No matter who you are, you eat food. Every human needs to eat food to survive. But, what we eat varies greatly between individuals.
While we often think of the foods we eat as having implications on our physical health, it is not often that we consider the mental health ramifications of consuming certain foods.
The study of food choices on mental health has developed into a new subspecialty of psychiatry, called nutrition psychiatry.
Various mental health disorders - anxiety disorder, agoraphobia, depression, etc. - have become much more commonplace in society. In fact, the Centers for Disease Control and Prevention, or CDC, states that around 50% of Americans will be diagnosed with some kind of mental health disorder at one point in their lives.
In fact, mental illness is the third most common cause for hospital admission in the United States among adults aged 18 to 44.
The high rate of mental disorder diagnoses, when considered in conjunction with poor diet in the United States, caused scientists to postulate that there is some sort of connection between diet and mental health.
Exploring the Relationship Between Food and Mental Health
Over the past ten years, there has been much research conducted regarding the link between food choice and mental wellbeing.
Studies have shown that the risk for depression in teens increases dramatically when a low quality diet is consumed compared to a high quality, whole food diet.
Additionally, the risk of acquiring ADD (a term used to describe what is now known officially as attention-deficit hyperactivity disorder, or ADHD) doubles for teens when consuming a low quality diet.
Why does diet matter so much?
Most contemporary research studies have focused on the interrelatedness of diet and mood disorders (depression, anxiety, etc.).
To this day, there has not been any direct evidence linking any particular diet with mental health.
But, scientists are working hard to find this link. Even without a direct, proven link, it’s clear that a balanced diet can be beneficial for both mental and physical health overall.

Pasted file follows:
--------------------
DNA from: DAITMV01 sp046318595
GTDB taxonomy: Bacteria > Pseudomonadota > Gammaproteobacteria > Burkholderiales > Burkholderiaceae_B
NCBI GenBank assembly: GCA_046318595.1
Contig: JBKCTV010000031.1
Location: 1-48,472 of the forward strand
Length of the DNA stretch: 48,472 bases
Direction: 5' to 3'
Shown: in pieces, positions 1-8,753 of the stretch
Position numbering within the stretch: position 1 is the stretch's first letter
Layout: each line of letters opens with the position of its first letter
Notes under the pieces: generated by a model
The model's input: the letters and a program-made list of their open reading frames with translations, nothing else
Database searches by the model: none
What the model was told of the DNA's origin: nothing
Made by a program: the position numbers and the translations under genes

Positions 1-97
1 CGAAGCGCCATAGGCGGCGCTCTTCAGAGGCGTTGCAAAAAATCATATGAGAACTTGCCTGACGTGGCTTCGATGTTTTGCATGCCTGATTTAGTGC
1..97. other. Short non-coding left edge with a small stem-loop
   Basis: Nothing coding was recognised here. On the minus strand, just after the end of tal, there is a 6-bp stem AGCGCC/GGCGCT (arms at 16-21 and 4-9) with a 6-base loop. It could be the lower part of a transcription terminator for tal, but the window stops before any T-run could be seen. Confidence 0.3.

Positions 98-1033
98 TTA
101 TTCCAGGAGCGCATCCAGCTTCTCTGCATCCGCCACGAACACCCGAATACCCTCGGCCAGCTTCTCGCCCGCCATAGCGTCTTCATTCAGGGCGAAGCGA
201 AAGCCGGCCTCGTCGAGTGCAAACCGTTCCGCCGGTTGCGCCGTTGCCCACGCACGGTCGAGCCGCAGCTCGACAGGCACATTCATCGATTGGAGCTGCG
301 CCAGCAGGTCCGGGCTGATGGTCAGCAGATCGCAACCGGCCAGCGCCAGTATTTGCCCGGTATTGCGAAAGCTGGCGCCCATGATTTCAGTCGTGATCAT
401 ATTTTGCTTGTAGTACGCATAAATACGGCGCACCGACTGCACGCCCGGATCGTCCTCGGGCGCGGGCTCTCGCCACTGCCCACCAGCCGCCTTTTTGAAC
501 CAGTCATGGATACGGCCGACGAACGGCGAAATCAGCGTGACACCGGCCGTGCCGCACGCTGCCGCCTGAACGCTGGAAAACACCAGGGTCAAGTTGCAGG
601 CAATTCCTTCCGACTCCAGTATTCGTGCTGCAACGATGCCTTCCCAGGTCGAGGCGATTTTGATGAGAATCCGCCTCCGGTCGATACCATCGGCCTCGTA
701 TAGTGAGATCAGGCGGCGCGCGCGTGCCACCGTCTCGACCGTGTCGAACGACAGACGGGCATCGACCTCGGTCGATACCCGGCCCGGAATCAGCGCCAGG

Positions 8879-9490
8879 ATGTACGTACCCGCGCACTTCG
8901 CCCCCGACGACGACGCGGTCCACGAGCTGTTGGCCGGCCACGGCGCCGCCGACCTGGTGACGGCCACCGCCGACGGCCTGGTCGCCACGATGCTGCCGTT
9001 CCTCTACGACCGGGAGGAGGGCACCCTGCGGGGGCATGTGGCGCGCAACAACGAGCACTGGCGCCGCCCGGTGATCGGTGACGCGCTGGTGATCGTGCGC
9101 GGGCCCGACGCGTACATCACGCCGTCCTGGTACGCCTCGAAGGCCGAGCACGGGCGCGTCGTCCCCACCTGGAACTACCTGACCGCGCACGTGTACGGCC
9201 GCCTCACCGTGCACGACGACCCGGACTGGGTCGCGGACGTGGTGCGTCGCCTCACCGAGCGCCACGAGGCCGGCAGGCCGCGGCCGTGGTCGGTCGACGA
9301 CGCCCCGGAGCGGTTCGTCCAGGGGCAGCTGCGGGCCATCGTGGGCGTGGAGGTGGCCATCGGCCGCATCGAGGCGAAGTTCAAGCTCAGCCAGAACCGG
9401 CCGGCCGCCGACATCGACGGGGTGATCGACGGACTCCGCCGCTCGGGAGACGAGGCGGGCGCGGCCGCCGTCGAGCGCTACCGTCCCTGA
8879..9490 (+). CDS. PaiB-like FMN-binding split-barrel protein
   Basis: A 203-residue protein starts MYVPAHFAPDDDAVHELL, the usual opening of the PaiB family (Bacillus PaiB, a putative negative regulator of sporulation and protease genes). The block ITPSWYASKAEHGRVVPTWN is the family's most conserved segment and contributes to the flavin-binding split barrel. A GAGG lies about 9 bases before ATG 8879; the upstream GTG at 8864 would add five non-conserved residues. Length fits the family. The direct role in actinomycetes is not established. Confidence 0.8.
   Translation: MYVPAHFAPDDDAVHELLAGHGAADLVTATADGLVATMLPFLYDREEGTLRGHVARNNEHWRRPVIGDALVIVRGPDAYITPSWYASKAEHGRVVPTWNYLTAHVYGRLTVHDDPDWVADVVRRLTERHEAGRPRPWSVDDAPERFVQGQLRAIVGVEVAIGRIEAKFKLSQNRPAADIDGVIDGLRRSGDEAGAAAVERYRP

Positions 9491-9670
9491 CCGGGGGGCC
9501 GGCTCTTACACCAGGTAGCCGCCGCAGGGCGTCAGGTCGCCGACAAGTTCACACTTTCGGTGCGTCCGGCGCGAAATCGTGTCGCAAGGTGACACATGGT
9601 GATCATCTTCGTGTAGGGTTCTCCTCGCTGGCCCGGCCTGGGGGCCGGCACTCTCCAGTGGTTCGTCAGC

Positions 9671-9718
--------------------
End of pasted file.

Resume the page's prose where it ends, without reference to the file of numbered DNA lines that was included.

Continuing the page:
As of now, scientists and physicians are aware that consuming a healthy diet positively impacts the brain in the following ways:
- Aids in brain development so that you may cognitively function in a normal manner.
- Increases production of neurotransmitters by altering brain proteins/enzymes. Neurotransmitters are chemical signals that make connections between nerve cells.
- Promotes healthy gut bacteria. This decreases inflammation, which can affect mood and cognition.
- Elevates serotonin, which contributes to a good mood.
While diets consisting of rich and diverse nutrients can change brain proteins that lead to improvements in brain cell connectivity, diets consisting of large amounts of saturated fat and sugars cause the opposite effect.
These poor diets can be destructive for brain proteins and lead to poor cognitive functioning. Also, high sugar and high fat diets tend to destroy healthy gut bacteria, which can decrease the body’s ability to prevent severe inflammation.
How to Improve Your Diet
If you would like to eat healthily to promote good brain health, and mental health by extension, there are certain foods you might want include in your diet.
The following nutrients can be added into your diet whenever possible:
- Omega 3s. These can improve mood, improve memory, and improve cognition.
- Zinc. Too little zinc has been linked to depression.
- Vitamin B12. Low B12 levels increase risk for cognitive decline, Alzheimer’s disease, and brain atrophy.
- Iron. Anemia (too few healthy red blood cells) caused by iron deficiency contributes to depression.
- Vitamin C. Low Vitamin C intake in older adults is associated with depression.
- Fulvic Humic Concentrate. Re mineralises the body, energises and improves leaky gut.
Takeaway: Diet and Mental Health are Linked
Choosing to eat foods - such as whole grains, vegetables with colour, beans, fruit, and fish - that are dense in nutrients will promote physical and mental health by giving your body the fuel it needs to function at its best.
Eating well helps your brain operate at its best, in particular, and has the potential to improve your mood, energy levels, patience, and willingness to participate in activities.
All of these factors combined with the confidence that comes with taking good care of yourself can help you live as happy and as full of a life as possible.